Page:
Study finds that touting safety of GMOs just riles those who are opposed

Professor of Marketing Naomi Mandel tackled a polarizing issue in her latest research on genetically modified organisms.

“We started out by asking, ‘How can consumers be persuaded to accept genetically modified foods?'" she says.

“It’s a really polarizing issue. About 50% of Americans don’t think GMOs are safe and 50% think they are safe.

“We wanted to look at these people who had polarized attitudes and try different messages to see which message would be the most persuasive.”

It turned out that trying to change the minds of people who strongly believe GMOs are not safe did not work.

“The message backfired,” she says. “They were less willing to accept GMOs when we told them that GMOs were safe.”

Mandel’s research was recently published in the Journal of Public Policy and Marketing.

Genetically modified foods, first approved in the United States more than 20 years ago, have had their DNA manipulated through genetic engineering in a lab. Scientists do this to create crops that are resistant to pests or drought or to increase nutritional value. Some people object to genetically modified foods because of concerns over lack of testing, crossbreeding with nonmodified plants, the potential for toxicity, and allergies or harm to the environment.

There are major players on both sides of the issue, according to Mandel’s paper. Many U.S. biotechnology companies, food manufacturers, government regulators such as the Food and Drug Administration, and nonprofit groups such as the Cornell Alliance of Science support genetically modified foods. Those who don’t take a supportive stance include the European Union, the grocery chain Whole Foods, and the nonprofit Greenpeace.

Mandel’s study was timely because in 2017 the FDA received a $4.5 million grant to promote agricultural biotechnology, including genetically modified foods.

In the study, Mandel and her co-author did three online surveys with a total of about 900 participants who were divided into four groups based on their attitudes toward genetically modified foods: strongly pro-GMO, weakly pro-GMO, weakly anti-GMO, and strongly anti-GMO.

“We started out by giving them a safety message, something that is very typically used in messages you would see from the FDA or the USDA,” she explains. The message was: “Independent researchers and international scientific agencies have found that GM foods do not pose any risks to human health and that they are as safe as those foods produced through traditional breeding.”

“We measured their acceptance and we found that for people who already were pro-GMO, it didn’t change their acceptance but for people who were anti-GMO, it depended on whether they had strong or weak preexisting attitudes,” she says.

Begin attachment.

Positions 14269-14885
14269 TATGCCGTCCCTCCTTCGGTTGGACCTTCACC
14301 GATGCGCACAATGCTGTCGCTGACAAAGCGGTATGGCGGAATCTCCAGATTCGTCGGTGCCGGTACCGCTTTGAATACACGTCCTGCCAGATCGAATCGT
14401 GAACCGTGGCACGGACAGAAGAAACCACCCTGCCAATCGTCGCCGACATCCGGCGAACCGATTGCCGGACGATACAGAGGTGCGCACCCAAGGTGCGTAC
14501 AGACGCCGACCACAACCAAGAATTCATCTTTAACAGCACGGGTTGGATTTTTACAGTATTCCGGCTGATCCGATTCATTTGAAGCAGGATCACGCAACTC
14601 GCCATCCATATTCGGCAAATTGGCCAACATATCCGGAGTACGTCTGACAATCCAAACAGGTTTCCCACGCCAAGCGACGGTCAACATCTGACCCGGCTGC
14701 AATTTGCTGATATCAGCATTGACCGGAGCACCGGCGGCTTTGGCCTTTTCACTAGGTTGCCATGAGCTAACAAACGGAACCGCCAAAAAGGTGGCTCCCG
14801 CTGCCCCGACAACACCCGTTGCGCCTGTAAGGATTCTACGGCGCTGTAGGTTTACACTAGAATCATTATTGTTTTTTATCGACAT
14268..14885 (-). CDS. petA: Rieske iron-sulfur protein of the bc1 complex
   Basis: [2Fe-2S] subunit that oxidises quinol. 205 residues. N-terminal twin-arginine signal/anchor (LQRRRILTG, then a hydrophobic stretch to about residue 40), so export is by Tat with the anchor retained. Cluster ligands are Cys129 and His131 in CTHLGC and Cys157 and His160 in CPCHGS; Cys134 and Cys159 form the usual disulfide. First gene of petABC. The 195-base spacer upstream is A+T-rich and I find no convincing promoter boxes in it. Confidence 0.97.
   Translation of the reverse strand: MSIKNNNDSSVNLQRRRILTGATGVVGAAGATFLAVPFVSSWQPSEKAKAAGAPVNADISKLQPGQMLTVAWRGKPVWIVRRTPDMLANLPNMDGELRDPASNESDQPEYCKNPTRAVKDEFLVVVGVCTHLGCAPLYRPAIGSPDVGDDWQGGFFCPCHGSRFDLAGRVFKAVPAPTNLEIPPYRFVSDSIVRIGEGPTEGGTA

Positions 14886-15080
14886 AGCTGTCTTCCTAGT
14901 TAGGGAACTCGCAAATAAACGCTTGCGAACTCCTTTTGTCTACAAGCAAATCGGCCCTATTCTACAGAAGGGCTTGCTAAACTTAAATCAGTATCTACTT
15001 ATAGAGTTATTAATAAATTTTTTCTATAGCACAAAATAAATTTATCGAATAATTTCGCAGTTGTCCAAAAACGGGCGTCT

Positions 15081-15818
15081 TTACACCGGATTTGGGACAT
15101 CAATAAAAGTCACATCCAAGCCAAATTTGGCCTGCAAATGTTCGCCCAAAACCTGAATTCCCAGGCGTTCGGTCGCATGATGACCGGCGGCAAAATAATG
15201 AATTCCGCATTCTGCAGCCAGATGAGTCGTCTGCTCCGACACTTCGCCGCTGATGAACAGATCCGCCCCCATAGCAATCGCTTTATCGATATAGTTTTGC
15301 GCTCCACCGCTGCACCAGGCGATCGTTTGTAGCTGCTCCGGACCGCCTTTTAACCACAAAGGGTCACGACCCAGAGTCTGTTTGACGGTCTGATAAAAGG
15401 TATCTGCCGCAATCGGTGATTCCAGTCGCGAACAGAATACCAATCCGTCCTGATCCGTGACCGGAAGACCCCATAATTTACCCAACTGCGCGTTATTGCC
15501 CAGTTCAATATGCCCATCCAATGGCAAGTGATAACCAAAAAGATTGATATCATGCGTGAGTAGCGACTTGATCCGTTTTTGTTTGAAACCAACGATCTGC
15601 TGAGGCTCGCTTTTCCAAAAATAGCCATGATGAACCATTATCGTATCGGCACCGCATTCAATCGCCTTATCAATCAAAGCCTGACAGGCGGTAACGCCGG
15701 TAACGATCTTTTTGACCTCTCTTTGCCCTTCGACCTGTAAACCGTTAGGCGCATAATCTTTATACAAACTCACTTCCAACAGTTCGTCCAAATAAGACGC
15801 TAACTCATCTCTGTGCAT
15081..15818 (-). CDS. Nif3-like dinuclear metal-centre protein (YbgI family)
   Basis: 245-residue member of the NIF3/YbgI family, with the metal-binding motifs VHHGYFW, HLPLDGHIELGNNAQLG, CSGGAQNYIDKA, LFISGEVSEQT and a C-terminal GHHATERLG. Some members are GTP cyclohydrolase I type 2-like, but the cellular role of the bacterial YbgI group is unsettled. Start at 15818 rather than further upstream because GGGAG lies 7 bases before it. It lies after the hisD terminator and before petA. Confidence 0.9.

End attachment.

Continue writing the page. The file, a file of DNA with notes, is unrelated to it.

“People who are weak anti-GMO, who haven’t really made up their minds yet, any kind of persuasive message works. By telling that GMOs are safe, we can convince them,” she says.

But people who were strongly against GMOs were even more opposed to them after the message, proven by their stated willingness to pay more for foods made without genetically modified ingredients.

“The explanation is that people who are strongly anti-GMO have these pre-existing attitudes that GMOs are unsafe and risky, and by even bringing up the issue of safety, it activates these attitudes,” she explains.

They also looked at what kind of message would persuade strongly anti-GMO consumers.

“We found that messages that emphasize the benefits of GMOs instead of safety and risk are much more effective because they don’t activate the thoughts about risk,” Mandel says.

The respondents saw an infographic that showed that genetically modified foods had a better nutritional profile, were more affordable, and don’t spoil as quickly.

“Showing the benefits to consumers: Those types of messages were much more persuasive to strongly anti-GMO consumers,” she says.

Mandel sees implications for other divisive issues.

“Recently I’ve become very interested in all kinds of political polarization, which seems to be a feature of the American environment right now, and what we can do to make people less polarized,” she says.

“I suspect our findings can apply to a lot of different polarizing issues. If you think of vaccinations or even abortion or immigration, I would say it’s generally better to take a back door when it comes to persuasive messages.”

She’s seen polarization play out in the vaccine issue.

“What I’ve noticed is that pro-vaccine people are very loud and calling names and telling people who are against vaccines that they’re stupid and anti-science,” she says. “That’s not going to persuade anybody.

“Probably a better way to do it is to calmly discuss the benefits.”

Mandel and her co-author say they faced backlash over their study.

“We’re starting with the assumption that GMOs are safe — the ones that have been rigorously tested and reviewed by the FDA,” she says.

“There are so many (people) who are anti-GMO, and they questioned why we would do this research.

“We had one reviewer who said GMOs are not safe and that we’re working for the dark side by persuading people to accept them,” she says.

“I don’t think it’s our role to decide whether GMOs are safe or not. As marketing researchers, we took that part for granted given that the FDA has approved them and they have a large grant to gain consumer acceptance.”

This story was originally published on ASU Now May 31, 2019.

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